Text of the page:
I was in Logan UT May 4 and 5 to attend ceremonies surrounding by brother getting an honorary Doctor of Science from Utah State University. Lars Hansen, my youngest brother, is a world-class economist. This is the third award ceremony I have attended celebrating his accomplishments. At these events, I always get to meet and hear about a wide variety of interesting people (besides my brother who is very interesting).
Also, receiving an honorary degree at Utah State University was Norah Abdullah Al-Faiz. According to the commencement booklet:
Norah Abdullah Al-Faiz has transformed educational policy and practice in Saudi Arabia and has become a model of female leadership in the Islamic world.
Serving as the vice minister for girls’ education since 2009, Mrs. Al-Faiz holds the highest ministerial rank reached by a woman in the Kingdom of Saudi Arabia. The appointment was a significant indicator of the broadening role for women in politics and education in Saudi Arabia.
Mrs. Al-Faiz was named one of TIME Magazine’s 2009 TIME 100 for being one of the most influential people in the world. . . .
After earning a bachelor’s from King Saud University in Saudi Arabia in 1978, Mrs. Al-Faiz came to the United States to attend Utah State University, where she earned a master’s in instructional technology in 1982. . .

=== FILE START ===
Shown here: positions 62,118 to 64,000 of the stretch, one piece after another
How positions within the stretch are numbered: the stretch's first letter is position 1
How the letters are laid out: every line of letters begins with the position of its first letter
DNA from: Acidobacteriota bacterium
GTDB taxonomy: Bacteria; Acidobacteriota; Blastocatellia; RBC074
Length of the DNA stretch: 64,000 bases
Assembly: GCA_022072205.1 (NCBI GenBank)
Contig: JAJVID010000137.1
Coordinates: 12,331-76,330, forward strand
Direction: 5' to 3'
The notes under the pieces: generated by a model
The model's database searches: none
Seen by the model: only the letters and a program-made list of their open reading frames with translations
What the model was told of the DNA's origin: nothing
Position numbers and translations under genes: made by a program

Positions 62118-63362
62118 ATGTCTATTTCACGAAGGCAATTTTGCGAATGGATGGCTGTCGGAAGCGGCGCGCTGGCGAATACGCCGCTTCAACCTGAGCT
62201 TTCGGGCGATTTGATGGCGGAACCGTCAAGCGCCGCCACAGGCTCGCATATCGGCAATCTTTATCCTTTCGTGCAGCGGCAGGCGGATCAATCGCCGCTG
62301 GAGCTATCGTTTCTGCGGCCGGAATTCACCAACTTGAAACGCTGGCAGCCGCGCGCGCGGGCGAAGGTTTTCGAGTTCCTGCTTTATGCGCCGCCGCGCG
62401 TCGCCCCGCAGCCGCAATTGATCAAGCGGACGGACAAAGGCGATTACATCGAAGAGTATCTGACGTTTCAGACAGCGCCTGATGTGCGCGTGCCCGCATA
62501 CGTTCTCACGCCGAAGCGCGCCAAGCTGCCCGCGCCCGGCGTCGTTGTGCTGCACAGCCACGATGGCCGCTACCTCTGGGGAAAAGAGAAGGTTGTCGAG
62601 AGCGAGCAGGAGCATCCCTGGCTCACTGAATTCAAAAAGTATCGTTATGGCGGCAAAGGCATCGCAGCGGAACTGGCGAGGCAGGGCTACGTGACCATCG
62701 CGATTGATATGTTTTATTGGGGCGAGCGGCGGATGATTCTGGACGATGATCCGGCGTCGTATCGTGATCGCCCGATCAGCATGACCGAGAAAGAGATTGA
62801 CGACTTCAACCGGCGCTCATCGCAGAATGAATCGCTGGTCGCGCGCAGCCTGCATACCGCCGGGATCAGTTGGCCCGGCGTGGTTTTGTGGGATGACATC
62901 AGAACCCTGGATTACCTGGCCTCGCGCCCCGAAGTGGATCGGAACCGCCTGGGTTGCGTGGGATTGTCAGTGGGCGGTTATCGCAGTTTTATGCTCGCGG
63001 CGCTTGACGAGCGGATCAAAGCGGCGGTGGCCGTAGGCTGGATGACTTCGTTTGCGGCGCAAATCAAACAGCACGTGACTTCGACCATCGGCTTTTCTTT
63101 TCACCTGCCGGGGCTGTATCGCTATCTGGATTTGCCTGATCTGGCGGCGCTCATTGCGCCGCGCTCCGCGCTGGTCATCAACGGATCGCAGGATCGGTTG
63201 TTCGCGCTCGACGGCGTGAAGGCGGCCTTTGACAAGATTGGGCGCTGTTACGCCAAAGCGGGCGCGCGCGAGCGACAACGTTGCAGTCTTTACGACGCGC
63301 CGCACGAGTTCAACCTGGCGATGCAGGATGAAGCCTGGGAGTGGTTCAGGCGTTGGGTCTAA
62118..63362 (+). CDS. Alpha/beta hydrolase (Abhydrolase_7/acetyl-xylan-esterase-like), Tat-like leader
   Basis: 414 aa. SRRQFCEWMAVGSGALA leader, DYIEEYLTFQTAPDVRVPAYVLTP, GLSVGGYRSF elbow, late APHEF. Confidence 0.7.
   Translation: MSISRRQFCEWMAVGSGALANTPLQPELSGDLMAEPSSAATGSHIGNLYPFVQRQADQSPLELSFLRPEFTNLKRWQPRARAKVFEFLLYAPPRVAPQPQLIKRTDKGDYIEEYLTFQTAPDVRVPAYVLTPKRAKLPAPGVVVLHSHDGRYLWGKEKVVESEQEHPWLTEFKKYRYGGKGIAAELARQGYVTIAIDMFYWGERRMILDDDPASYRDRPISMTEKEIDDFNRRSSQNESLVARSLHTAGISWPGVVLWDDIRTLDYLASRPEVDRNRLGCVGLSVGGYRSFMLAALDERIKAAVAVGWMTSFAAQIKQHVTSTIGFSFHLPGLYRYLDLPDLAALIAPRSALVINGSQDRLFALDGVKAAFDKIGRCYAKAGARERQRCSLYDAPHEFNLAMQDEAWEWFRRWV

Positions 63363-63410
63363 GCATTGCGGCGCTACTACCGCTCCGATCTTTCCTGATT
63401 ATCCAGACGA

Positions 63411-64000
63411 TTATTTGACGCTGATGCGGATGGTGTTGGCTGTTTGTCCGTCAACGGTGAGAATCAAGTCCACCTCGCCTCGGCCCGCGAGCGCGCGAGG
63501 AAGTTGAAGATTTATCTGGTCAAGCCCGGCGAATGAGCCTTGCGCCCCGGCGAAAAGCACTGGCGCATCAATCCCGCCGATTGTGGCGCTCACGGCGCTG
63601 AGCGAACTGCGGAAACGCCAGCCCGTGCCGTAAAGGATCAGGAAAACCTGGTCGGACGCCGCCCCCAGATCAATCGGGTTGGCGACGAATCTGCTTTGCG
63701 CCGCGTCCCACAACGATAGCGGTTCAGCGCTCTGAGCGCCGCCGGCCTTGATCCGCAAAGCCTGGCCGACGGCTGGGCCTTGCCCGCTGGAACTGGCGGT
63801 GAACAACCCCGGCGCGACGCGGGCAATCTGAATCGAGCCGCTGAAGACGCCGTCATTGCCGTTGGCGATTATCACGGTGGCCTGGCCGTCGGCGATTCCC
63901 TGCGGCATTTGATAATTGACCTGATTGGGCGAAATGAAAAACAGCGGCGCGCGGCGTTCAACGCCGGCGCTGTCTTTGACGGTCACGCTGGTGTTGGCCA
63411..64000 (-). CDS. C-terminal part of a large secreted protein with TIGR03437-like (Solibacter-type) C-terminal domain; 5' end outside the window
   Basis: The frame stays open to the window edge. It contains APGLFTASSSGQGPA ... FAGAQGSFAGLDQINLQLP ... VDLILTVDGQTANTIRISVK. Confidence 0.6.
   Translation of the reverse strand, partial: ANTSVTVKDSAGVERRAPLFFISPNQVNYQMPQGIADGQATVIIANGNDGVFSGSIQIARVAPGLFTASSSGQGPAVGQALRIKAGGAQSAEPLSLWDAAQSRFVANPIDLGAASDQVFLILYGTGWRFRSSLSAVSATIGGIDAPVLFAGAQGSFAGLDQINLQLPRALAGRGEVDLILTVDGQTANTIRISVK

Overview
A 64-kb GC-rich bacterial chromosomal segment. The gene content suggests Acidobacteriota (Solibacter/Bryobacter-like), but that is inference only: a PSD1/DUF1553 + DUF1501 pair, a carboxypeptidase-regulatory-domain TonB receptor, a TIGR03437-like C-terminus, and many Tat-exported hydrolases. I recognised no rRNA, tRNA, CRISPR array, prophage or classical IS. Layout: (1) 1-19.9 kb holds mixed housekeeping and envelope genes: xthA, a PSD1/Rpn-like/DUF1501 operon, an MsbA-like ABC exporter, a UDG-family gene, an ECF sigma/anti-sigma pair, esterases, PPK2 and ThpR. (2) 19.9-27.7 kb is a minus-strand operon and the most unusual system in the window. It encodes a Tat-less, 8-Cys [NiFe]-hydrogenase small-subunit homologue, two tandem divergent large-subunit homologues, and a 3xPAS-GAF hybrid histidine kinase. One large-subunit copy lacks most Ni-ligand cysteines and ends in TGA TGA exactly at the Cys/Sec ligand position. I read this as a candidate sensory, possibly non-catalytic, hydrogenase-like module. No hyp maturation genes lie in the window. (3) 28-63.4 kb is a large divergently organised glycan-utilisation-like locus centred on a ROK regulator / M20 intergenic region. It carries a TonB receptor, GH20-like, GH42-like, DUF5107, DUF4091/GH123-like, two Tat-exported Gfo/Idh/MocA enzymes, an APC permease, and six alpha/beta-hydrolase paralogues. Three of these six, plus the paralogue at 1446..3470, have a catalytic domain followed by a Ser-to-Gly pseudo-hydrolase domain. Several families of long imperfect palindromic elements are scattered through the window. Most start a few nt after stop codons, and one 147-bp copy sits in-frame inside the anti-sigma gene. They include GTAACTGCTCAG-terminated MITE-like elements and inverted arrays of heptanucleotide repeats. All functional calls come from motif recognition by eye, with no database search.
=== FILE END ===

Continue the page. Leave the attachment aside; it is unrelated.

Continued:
For her service as a power role model to women aspiring to careers in education, Utah State University
bestowed upon Norah Abdullah Al-Faiz the honorary degree: Doctor of Education.
Liz Cheney writing for Time magazine in 2009 said the following about Mrs. Al-Faiz:
In Saudi Arabia small changes carry deep meaning, so the appointment earlier this year of Norah al-Faiz as Deputy Minister for Women’s Education was nothing short of an earthquake. Educated at King Saud University and Utah State, al-Faiz, in her early 50s, was the most significant sign yet of the quiet revolution under way since King Abdullah ascended the throne in 2005. . .
Saudi reformers welcomed the changes, especially the appointment of al-Faiz, but the real est will be whether she is allowed the authority to get things done. The education of girls has long been a battleground within the kingdom. Al-Faiz faces practical difficulties too. She can’t, for example, work face to face with male counterparts without violating the kingdom’s strict religious code–so she has said she will conduct meetings through closed-circuit television. . .
The path for al-Faiz will not be easy. But something important is under way in Saudi Arabia, and al-Faiz, and her King, are two people to watch.